In aviation, a graveyard spiral is a dangerous spiral dive entered into accidentally by a pilot who is not trained or not proficient in instrument flight when flying in instrument meteorological conditions (IMC). Other names for this phenomenon include "suicide spiral", "deadly spiral", "death spiral" and "vicious spiral".
Graveyard spirals are most common in nighttime or poor weather conditions where no horizon exists to provide visual correction for misleading inner-ear cues. Graveyard spirals are the result of several sensory illusions in aviation which may occur in actual or simulated IMC, when the pilot experiences spatial disorientation and loses awareness of the aircraft's attitude. In other words, the pilot loses the ability to judge the orientation of his aircraft due to the brain’s misperception of spatial cues.
The graveyard spiral consists of both physiological and physical components. Mechanical failure is often a result but generally not a causal factor, as it is the pilot’s sense of equilibrium which leads to the spiral dive. Flying by “the seat of the pants,” and failing to recognize and/or respond to instrument readings is the most common source of controlled flight into terrain where a plane controlled by a pilot impacts ground.
Physics of the Graveyard Spiral
The impression given by the senses in that situation would be level flight, with a descent indicated on the altimeter and vertical speed indicator. This usually leads to the pilot "pulling up" or attempting to climb by pulling back on the control yoke. In a banking turn, however, the plane is at an angle and will be describing a large circle in the sky. Pulling back on the control yoke has the effect of tightening that circle and causing the plane to lose altitude at an increasing rate. An increasing component of the lift being generated by the wings is directed sideways by the bank angle. At that point the aircraft is describing a descending circle or spiral. In the ever-tightening, descending spiral the aircraft eventually exits the base of the clouds and/or impacts the ground.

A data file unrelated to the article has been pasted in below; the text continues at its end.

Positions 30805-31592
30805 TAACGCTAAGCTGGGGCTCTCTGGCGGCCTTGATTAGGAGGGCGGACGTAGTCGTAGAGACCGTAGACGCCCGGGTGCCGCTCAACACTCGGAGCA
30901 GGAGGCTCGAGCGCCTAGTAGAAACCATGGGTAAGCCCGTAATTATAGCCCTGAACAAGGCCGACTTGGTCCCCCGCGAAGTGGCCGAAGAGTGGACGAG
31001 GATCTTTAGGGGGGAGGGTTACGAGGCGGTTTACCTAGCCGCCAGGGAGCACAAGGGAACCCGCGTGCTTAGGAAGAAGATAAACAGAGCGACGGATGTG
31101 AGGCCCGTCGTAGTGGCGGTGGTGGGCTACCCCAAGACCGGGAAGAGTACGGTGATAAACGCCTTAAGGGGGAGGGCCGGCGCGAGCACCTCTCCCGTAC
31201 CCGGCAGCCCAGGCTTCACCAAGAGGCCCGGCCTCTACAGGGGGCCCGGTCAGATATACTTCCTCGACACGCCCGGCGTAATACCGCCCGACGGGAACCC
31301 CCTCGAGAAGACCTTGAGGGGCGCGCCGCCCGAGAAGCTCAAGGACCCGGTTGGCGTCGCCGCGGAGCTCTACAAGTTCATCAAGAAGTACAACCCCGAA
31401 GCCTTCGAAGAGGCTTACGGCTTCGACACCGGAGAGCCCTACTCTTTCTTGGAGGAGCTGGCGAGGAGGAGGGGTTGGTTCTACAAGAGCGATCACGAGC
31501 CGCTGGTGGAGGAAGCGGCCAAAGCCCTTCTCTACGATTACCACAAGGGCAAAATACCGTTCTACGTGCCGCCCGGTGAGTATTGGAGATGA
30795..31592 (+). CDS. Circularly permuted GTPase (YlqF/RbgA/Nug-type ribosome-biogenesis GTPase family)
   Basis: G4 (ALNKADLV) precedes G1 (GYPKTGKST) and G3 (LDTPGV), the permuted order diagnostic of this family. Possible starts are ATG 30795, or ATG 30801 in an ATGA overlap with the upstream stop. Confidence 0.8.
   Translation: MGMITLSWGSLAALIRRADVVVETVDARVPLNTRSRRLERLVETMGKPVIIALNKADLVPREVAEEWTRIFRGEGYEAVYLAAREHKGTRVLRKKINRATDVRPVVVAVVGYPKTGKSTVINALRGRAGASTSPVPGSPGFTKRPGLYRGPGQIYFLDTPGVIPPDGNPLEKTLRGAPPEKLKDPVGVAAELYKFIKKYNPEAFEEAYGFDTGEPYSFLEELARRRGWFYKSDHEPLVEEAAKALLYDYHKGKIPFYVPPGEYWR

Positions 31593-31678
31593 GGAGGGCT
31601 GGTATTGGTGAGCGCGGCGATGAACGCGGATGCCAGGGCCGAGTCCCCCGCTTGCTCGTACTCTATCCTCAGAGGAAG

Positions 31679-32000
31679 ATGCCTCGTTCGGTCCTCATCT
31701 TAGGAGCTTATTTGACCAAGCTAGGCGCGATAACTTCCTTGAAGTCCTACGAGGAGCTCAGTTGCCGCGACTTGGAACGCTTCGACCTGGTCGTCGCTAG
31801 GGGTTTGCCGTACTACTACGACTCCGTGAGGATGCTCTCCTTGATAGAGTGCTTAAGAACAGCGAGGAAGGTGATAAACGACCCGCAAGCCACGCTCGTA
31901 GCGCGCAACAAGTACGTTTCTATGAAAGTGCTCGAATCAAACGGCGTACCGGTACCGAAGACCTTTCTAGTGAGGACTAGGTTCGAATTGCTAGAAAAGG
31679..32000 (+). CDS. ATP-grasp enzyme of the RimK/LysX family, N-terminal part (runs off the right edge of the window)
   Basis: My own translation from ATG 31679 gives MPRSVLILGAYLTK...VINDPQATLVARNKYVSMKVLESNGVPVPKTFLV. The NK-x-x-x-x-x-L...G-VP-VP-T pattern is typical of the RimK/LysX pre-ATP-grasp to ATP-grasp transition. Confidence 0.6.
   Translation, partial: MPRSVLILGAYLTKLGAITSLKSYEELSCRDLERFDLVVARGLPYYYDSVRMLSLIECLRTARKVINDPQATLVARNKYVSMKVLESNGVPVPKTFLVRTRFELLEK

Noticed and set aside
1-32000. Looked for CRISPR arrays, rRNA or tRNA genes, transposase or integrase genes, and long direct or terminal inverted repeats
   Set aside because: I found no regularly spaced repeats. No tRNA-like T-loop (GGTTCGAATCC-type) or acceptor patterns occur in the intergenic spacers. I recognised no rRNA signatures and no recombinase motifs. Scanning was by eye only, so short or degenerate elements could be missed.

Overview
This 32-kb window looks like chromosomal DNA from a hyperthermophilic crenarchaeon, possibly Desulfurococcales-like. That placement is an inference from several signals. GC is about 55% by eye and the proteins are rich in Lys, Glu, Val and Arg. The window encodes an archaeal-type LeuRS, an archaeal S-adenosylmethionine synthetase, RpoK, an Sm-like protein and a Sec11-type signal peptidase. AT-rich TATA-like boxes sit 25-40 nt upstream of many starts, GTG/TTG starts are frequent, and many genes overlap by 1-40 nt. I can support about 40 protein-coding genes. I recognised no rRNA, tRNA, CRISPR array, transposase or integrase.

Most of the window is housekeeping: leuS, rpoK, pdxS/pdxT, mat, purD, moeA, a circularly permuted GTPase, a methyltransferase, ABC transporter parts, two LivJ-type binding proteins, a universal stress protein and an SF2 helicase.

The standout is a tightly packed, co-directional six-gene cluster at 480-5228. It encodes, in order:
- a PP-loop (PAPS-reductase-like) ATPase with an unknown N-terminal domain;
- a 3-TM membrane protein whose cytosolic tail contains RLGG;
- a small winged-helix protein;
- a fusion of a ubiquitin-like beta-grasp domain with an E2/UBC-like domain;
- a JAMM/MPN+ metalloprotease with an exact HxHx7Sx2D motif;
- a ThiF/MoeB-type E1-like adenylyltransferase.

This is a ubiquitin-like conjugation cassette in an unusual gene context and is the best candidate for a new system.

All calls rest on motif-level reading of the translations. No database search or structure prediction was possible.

To avoid this situation, a student pilot or a pilot under instruction uses a view limiting device to learn instrument flying proficiency under the supervision of a flight instructor. Instrument-rated pilots also use view-limiting devices supervised by an instructor or a safety pilot to practice instrument flight and maintain instrument flying proficiency.
Vestibular Aspects of the Graveyard Spiral
The vestibular system, located in the inner ear, contains two distinct structures: the semicircular canals, which detect changes in angular acceleration, and the otolith organs (the utricule and the saccule), which detect changes in linear acceleration and gravity. Both the semicircular canals and the otolith organs provide information to the brain regarding the body’s position and movement. A connection between the vestibular system and the eyes helps to maintain balance and keep the eyes focused on an object while the head is moving or while the body is rotating. 
The semicircular canals are three half-circular, interconnected tubes located inside each ear, each of which corresponds to a different plane of motion: roll, pitch, or yaw. Each canal is filled with a fluid called endolymph and contains a motion sensor with little hairs whose ends are embedded in a gelatinous structure called the cupula. The cupula and the hairs move as the fluid moves inside the canal in response to an angular acceleration. In flight, when the head is still and the airplane is straight and level, the fluid in the canals does not move and the hairs stand straight up, indicating to the brain that there is no rotational acceleration. 
The Graveyard Spiral is associated with a return to level flight following an intentional or unintentional prolonged bank turn. For example, a pilot who enters a banking turn to the left will initially have a sensation of a turn in the same direction. If the left turn continues (~20 seconds or more), the pilot will experience the sensation that the airplane is no longer turning to the left. At this point, if the pilot attempts to level the wings this action will produce a sensation that the airplane is turning and banking in the opposite direction (to the right). If the pilot believes the illusion of a right turn (which can be very compelling), he/she will re-enter the original left turn in an attempt to counteract the sensation of a right turn. If the pilot fails to recognize the illusion and does not level the wings, the airplane will continue turning left and losing altitude until it impacts the ground. 
- Federal Aviation Administration. 2008. Aeromedical Factors. Pilot's Handbook of Aeronautical Knowledge. Oklahoma City, OK: FAA Flight Standards Service.
- Soderlind, Paul A. The Deadly Spiral. AVWeb.com, May 11,2000. http://www.avweb.com/news/airman/184306-1.html retrieved March 24, 2013.
- Naval Air Training Command. 2002. Joint Aerospace Physiology Student Guide: Spatial Disorientation. Corpus Christi, TX: AETC/BUMED Joint Specialized Undergraduate Pilot Training.
- Saladin, Kenneth S. Anatomy & Physiology: The Unity of Form and Function. 2012.
- Pilot Handbook. FAA. http://www.faa.gov/library/manuals/aviation/pilot_handbook/media/PHAK%20-%20Chapter%2016.pdf